Neah-Kah-Nie resident Mark Beach has made a hobby of collecting old photos since retiring from a long academic career in history.
His collection contains thousands of images from his current home in the Nehalem Bay area.
A professional historian and longtime community volunteer, Beach uses his photo collection to teach local history classes at the Pine Grove Community House. In mid-March he shared a sampling of his collection in his new book, “Images of America: Manzanita, Nehalem and Wheeler.”
“Of course, as it happens when you teach a class, people started asking me, ‘Oh gosh Mark, well when are you going to write a book,’” Beach said. “I really didn’t have any intention to.”
That is, until he learned about Arcadia Publishing and its “perfect recipe” for photographic history books. The national publication company partners with local historians to release books about local and regional history.
Beach’s book about Manzanita, Nehalem and Wheeler includes more than 200 images of the three cities, surrounding farmland and forests. It is the first “Images of America” book to feature a city in Tillamook County.
Each historic image pairs with a detailed photo caption to outline the story of an area most local residents call north county.
Though the cities are often grouped as one — in part because they are linked by shared public utility districts and school systems — the cities all have unique personalities, Beach said.
“I try to make that clear in the book and in my classes,” he said.
Nehalem, for example, was the first north county town to be founded in 1899. It also was the first chartered city between Tillamook and Seaside, Beach said.
Its “identity” grew out of the “commercial needs” of a fledgling town, Beach said. Nehalem had all the necessary amenities: a post office, church, general store and school. Eventually a railroad connected the city to Portland. The railroad brought in supplies and tourists, and shipped out local produce.
Wheeler was chartered in the early 20th century. Sitting about three miles south of Nehalem, the city sprung from the logging industry.
“There had been a little sawmill there but when the bigger sawmill was built, Wheeler almost just … grows overnight,” said Beach, who included a number of historic photos in the book that reflect Wheeler’s ties to logs and lumber.
Manzanita received its charter last, in 1949. Beach surmised that the reason its establishment lags behind the others is because early surveyors noted that the sand dunes around the city were “of little economic value.” There was little lumber for logging and no fertile fields for farming.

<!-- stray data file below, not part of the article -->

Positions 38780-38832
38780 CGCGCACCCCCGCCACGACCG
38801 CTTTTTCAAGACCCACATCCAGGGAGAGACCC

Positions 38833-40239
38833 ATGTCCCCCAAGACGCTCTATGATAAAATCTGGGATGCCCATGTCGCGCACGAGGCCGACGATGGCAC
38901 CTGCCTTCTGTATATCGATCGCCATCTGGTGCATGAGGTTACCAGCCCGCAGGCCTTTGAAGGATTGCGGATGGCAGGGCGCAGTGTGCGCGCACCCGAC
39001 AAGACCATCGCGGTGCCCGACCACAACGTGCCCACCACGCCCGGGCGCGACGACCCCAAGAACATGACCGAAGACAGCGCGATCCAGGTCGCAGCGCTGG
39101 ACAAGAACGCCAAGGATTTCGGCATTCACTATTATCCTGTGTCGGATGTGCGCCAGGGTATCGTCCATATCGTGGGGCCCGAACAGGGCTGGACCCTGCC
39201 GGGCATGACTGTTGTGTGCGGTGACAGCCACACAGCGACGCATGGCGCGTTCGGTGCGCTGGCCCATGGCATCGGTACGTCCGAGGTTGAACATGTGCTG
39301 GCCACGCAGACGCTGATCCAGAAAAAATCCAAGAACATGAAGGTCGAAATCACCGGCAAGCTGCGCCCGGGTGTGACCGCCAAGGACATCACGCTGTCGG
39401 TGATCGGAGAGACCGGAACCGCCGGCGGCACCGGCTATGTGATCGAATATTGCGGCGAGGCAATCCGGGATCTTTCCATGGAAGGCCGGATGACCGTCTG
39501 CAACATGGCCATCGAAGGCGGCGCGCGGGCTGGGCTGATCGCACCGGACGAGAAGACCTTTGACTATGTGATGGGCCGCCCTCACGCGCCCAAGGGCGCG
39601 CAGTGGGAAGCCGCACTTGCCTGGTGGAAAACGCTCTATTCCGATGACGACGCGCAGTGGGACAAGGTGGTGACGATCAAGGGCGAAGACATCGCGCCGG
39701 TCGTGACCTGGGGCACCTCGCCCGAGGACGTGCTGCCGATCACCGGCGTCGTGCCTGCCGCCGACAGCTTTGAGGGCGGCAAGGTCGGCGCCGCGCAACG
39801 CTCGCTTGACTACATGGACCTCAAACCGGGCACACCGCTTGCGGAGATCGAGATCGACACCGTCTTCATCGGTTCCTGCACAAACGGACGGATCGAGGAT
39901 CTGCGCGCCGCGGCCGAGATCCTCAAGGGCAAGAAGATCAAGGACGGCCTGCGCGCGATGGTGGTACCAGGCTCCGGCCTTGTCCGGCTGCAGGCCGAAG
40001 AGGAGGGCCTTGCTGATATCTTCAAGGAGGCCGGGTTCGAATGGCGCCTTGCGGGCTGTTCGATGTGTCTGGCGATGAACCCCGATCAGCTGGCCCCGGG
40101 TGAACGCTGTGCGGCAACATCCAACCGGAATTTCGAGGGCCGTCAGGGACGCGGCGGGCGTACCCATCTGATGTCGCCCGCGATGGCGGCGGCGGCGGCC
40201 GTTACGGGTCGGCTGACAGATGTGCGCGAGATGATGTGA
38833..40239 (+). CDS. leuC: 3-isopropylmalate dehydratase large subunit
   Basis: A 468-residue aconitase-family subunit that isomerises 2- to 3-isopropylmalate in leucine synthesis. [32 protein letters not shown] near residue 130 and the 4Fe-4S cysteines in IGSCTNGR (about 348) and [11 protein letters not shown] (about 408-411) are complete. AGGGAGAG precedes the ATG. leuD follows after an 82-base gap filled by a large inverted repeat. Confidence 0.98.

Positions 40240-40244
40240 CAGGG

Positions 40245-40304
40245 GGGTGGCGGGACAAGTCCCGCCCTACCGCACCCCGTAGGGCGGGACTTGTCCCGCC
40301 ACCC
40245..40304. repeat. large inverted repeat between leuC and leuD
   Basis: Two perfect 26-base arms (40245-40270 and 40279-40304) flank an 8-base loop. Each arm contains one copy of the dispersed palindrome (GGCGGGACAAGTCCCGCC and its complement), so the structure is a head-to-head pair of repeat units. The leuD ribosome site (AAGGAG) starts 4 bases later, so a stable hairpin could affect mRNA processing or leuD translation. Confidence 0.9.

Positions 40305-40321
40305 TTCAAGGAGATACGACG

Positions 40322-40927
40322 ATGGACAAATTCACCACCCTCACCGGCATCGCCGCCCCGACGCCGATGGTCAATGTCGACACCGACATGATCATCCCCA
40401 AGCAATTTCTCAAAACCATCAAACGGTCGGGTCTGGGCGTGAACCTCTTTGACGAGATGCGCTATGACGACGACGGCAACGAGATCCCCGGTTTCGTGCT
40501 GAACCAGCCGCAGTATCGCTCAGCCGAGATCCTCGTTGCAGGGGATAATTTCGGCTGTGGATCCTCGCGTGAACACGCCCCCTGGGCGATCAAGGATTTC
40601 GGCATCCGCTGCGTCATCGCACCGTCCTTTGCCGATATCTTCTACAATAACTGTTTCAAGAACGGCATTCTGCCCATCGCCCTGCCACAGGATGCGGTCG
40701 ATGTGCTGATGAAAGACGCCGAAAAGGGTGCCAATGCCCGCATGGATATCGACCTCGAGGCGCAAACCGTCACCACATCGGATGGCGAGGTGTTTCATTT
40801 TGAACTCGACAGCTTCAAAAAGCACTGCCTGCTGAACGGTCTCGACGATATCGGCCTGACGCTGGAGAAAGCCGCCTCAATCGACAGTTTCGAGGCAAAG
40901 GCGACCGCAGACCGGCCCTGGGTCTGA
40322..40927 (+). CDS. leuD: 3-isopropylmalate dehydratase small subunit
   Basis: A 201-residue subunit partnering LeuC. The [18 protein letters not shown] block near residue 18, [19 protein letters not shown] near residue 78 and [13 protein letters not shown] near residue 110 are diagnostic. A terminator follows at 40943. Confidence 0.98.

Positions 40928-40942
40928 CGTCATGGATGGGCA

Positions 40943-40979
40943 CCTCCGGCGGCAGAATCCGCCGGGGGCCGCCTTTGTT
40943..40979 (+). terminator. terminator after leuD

The city’s value eventually skyrocketed as tourism became more common and visitors flocked to Manzanita’s sandy shores for a look at the Pacific Ocean. Today, Manzanita is a “tourist town … in the very broadest sense of the word,” Beach said. Many of its homes are vacation rentals and its economy runs on annual beach-goers.
Beach’s photo collection focuses largely on aerial photos and images of historic buildings, many of which made their way into the book.
“I’m interested in how towns develop and the kinds of buildings that folks built 50 or 100 years ago. That’s one of the most useful arts of aerial photos because they let you look at a particular location … The aerial photos let you tell a story over the years,” Beach said.
He also included photos of Native American tribes, early European settlers, the railroad and highway system, state parks and shipwrecks.
“Everyone is so interested in shipwrecks. You can’t leave that out,” Beach joked.
Beach has a doctorate from the University of Wisconsin. He taught at the State University of New York, Cornell University and the University of Rochester, where he also served as an associate dean. During his academic career, he held a postdoctoral fellowship from the Smithsonian Institution and research grants from the Ford Foundation and National Academy of the Arts.
He began collecting historic photos shortly after he retired to Neah-Kah-Nie in 1992.
“I owned a piece of property out on Highway 53 … and I wanted to know more about that particular piece of property, because it was one of the original homestead,” Beach said.
Some of the first images in his collection came from the U.S. Army Corps of Engineers archive. He carries a portable scanner with him whenever he visits public agencies or local families willing to share their old photos.
“This is fun, it’s relatively easy and it calls on my historical background,” Beach said.